Working to understand business financials can be scary, and many business owners avoid the topic for as long as possible. However, it’s an important component of running a successful business.  In addition, it will be necessary if you ever hope to get a loan or other form of financing.

In addition to classes we teach in our area, we have put this page together to help you understand business finance.  

Profit & Loss Statement

A Profit & Loss Statement (P&L), also known as an “Income Statement,” is a tool that aims to answer one main question: Is my business profitable?  Of course, in answering that question, you can learn lots of other things, like which of your revenue streams is generating the most income, which of your expense lines are greatest, etc.  In this sense, the P&L is an essential tool in helping you run your business.

Keeping track of your income and expenses via a Profit & Loss Statement is essential for getting a loan and is one of our requirements. Please view/download one of our P&L templates below (in Microsoft Word or Excel format) and read the notes within the file for further explanation.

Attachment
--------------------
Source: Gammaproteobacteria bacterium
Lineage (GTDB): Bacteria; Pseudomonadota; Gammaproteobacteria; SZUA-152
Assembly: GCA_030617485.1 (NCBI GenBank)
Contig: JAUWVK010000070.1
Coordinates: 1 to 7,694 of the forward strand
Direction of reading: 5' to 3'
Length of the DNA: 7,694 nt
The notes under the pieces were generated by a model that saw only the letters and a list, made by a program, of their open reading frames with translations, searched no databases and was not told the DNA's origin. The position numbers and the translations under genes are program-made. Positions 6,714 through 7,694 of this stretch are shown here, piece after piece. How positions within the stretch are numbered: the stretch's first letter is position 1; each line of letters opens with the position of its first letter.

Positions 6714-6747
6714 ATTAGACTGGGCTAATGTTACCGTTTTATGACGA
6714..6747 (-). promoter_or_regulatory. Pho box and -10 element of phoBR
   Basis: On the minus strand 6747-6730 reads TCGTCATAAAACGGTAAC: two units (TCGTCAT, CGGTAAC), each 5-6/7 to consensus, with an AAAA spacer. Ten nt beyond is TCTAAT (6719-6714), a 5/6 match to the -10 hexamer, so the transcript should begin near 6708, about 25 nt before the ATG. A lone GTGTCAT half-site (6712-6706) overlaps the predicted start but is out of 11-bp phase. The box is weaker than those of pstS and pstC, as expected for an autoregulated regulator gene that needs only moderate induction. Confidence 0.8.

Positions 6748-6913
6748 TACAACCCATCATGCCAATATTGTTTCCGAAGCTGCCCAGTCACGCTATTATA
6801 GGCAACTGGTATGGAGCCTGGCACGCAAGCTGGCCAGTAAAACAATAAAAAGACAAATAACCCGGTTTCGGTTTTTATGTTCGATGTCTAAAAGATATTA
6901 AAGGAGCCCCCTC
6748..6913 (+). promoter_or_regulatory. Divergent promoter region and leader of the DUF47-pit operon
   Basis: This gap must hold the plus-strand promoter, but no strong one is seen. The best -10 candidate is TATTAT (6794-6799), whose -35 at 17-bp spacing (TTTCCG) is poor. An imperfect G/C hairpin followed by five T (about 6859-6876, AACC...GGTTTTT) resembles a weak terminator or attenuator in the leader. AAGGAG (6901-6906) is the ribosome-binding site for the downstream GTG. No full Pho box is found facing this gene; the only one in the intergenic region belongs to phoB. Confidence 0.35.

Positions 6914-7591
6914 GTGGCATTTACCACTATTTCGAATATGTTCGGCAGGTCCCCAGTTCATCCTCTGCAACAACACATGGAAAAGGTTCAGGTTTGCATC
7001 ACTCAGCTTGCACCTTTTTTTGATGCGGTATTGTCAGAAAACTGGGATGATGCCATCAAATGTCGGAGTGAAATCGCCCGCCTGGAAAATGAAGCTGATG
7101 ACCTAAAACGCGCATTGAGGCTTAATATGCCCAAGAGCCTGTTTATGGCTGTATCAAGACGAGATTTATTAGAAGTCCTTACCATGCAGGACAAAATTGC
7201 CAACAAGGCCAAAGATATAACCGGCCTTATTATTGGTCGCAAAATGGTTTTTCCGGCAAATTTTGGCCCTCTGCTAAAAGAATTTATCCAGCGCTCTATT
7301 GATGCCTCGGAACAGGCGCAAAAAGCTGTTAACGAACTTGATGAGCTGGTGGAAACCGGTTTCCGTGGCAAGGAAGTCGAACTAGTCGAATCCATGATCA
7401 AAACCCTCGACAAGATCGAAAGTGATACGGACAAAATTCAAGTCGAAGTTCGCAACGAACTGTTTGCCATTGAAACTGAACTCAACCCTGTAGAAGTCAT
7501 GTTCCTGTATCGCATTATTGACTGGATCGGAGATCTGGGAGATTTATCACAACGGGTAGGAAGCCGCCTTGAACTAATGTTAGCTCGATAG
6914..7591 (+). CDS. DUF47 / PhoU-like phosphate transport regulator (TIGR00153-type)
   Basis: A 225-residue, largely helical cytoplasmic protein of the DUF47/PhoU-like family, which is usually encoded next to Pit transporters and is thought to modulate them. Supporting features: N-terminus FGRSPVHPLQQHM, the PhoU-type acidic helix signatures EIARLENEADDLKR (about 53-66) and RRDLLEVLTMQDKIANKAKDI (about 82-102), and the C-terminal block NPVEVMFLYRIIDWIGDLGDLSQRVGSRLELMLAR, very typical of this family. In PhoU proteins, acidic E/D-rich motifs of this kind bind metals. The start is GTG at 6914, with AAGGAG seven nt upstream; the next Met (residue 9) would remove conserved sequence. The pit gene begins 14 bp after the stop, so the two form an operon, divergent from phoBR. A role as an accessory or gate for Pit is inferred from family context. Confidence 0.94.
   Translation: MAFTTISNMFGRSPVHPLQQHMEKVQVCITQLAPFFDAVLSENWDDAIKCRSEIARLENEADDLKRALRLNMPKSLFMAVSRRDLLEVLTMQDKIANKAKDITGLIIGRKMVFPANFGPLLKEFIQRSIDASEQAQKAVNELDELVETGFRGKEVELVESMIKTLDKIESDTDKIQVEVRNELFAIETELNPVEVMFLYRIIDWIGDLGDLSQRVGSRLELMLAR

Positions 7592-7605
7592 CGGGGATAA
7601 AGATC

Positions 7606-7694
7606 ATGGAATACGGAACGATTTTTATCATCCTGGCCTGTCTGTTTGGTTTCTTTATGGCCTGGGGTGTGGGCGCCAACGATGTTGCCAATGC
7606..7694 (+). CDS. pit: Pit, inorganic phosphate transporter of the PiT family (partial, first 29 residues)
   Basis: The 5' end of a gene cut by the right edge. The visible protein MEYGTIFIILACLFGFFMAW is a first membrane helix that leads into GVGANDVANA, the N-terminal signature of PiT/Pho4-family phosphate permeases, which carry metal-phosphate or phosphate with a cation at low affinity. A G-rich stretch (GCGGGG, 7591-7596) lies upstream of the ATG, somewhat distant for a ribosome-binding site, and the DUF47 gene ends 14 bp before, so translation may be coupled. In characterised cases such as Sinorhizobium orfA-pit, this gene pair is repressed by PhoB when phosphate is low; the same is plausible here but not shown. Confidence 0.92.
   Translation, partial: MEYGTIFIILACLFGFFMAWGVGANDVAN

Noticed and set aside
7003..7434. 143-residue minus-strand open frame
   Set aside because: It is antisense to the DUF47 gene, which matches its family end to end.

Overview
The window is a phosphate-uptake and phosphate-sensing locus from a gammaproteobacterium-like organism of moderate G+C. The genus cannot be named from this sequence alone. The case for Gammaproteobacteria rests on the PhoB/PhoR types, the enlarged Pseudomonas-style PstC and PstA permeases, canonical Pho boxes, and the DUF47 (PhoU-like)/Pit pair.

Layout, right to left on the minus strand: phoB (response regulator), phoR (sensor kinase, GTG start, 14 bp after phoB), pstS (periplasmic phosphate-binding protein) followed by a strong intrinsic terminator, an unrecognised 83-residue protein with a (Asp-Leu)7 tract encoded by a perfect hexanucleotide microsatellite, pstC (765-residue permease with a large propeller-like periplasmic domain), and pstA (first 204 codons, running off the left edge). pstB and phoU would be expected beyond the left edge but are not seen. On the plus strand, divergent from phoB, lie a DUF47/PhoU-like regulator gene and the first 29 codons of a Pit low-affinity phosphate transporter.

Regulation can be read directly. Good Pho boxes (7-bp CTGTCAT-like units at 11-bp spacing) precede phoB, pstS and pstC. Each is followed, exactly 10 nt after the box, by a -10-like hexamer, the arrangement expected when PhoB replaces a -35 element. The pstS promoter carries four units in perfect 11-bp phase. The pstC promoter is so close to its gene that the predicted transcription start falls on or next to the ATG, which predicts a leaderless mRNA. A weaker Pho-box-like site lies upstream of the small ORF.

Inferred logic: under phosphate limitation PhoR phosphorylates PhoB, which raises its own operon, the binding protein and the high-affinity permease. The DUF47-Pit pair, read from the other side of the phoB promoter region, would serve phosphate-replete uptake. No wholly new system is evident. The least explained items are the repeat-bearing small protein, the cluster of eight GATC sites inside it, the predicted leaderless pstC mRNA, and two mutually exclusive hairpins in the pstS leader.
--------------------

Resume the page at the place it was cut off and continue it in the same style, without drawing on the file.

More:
Balance Sheet

A balance sheet, also known as a “Statement of Financial Position,” is a statement that gives a picture of the overall health of your business at a given moment in time. This is done by looking at what your business owns and owes, or your assets and liabilities. The difference between the two is the net worth of the business.

As a lender, we are interested in knowing what debts your business already has, as well as what assets (e.g. vehicles, equipment, etc.) your business owns.

Please view/download one of our Balance Sheet templates below (in Microsoft Word or Excel format) and check out the notes within for further explanation.

Pro Forma Financial Statement

A Pro Forma Financial Statement is a tool business owners and entrepreneurs use to project their financial future, especially as they start up or take on new ventures.

If you are in the early stages of development and are looking for a loan, we require a Pro Forma Financial Statement.  While this can take various forms, we are most interested in seeing your projections around net profit.  As such, our existing Profit & Loss Statement will suffice—just be sure to specify your start and end dates, which should be in the future.